(NEW YORK) -- American television shows broadcast across the Middle East are proving to be effective "agents of influence" in the ongoing battle over hearts and minds of ordinary Muslims pondering jihad against the United States, a confidential government cable published by Wikileaks reveals.
ABC's Desperate Housewives and World News with Diane Sawyer, as well as CBS' Late Show with David Letterman" and NBC's Friends, all carry more sway with viewers than a U.S. taxpayer-funded Middle East broadcast network, an unnamed Saudi source told U.S. embassy officials last year.
"It's still all about the war of ideas here, and the American programming on [privately-owned] MBC and Rotana is winning over ordinary Saudis in a way that 'Al Hurra' and other U.S. propaganda never could," the source said.
"Saudis are now very interested in the outside world, and everybody wants to study in the U.S. if they can. They are fascinated by U.S. culture in a way they never were before."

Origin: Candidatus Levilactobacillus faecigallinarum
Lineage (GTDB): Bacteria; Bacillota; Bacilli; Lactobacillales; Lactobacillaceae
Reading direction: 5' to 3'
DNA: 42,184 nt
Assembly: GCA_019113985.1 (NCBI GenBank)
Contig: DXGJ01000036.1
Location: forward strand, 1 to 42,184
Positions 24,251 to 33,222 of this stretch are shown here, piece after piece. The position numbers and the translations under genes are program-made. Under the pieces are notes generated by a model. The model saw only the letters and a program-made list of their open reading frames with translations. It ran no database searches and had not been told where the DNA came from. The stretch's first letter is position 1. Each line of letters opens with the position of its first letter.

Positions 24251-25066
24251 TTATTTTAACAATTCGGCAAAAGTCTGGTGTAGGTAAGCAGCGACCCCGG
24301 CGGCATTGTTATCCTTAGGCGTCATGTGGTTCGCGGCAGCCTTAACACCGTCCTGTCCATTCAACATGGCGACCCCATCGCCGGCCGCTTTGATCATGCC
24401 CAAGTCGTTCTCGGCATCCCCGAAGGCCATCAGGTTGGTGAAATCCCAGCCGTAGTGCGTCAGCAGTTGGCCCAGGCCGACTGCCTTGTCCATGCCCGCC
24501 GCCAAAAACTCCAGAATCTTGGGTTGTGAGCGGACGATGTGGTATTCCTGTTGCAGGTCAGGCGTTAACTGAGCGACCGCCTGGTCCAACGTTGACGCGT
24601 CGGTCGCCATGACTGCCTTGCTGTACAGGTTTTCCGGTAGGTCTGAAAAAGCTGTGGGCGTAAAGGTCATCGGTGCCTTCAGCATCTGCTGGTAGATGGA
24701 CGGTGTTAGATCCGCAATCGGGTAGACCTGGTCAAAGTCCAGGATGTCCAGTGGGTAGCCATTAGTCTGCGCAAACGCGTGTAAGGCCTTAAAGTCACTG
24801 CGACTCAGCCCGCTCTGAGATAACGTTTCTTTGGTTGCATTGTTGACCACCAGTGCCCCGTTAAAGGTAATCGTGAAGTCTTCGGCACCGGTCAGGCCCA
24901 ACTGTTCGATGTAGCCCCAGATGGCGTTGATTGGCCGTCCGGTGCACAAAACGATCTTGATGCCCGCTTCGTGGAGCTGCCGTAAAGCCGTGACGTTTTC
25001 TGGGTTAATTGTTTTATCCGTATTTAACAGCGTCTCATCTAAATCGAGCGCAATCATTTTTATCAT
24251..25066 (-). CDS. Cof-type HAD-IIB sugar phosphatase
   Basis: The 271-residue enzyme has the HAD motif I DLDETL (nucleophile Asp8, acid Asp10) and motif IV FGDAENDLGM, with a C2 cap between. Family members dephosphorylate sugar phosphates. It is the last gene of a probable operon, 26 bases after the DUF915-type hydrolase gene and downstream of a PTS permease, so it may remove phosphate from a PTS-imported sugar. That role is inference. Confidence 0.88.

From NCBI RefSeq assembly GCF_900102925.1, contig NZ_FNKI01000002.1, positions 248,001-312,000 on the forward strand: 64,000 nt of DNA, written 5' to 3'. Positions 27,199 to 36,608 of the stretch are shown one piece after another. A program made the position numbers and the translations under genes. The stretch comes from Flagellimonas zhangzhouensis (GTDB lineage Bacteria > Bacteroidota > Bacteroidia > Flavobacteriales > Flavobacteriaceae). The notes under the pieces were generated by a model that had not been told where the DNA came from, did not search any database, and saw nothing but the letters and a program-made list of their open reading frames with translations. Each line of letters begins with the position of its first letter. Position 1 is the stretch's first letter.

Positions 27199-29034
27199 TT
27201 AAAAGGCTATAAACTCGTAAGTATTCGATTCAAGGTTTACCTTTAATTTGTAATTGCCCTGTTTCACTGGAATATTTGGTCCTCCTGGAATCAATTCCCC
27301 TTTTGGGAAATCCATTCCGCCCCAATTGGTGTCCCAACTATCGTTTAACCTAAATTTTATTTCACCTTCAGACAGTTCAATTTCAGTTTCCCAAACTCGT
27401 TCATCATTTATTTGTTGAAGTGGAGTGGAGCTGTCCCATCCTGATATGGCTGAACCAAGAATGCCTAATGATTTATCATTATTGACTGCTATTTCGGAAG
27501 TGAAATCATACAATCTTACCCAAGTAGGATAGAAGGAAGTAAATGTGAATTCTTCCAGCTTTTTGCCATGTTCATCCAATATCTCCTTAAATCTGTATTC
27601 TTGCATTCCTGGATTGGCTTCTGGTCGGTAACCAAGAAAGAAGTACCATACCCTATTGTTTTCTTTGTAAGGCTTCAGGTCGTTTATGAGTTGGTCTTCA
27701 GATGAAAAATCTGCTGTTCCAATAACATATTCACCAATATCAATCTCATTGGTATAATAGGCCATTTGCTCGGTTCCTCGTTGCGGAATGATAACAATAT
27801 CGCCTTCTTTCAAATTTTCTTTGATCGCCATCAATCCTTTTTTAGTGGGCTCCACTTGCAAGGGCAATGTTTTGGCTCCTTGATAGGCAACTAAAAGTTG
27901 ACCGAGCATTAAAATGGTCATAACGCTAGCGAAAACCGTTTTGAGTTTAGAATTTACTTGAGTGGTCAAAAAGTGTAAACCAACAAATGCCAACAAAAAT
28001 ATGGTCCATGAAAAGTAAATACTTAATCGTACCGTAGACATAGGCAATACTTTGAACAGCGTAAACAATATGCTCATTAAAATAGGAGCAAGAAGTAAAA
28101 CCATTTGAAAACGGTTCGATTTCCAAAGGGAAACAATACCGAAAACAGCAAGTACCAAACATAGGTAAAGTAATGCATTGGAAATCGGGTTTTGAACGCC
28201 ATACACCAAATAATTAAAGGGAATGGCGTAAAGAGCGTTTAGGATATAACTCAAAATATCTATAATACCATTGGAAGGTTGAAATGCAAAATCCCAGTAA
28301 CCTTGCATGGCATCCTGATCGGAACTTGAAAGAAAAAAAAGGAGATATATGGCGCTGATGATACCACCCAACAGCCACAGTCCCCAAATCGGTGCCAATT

The Saudi government has permitted the satellite broadcasts of American programming uncensored with Arabic subtitles over the privately-owned Middle East Broadcasting group, or MBC, as a "means of countering the extremists."
U.S. officials also wrote in the cable to Washington that some American movies, broadcast over Rotana's Fox Movies channel, were particularly influential with Saudi audiences.
They credited two, unnamed "mawkish U.S. dramas featuring respectful, supportive American husbands dealing with spouses suffering from addiction problems" with displaying "models of supportive behavior in relationships."
The film Michael Clayton, starring George Clooney, was noted as resonating among Saudis for its "exemplary illustration of heroic honesty in the face of corruption." And the Robin Williams-Al Pacino film Insomnia was singled out for its presentation of "respect for the law over self-interest."
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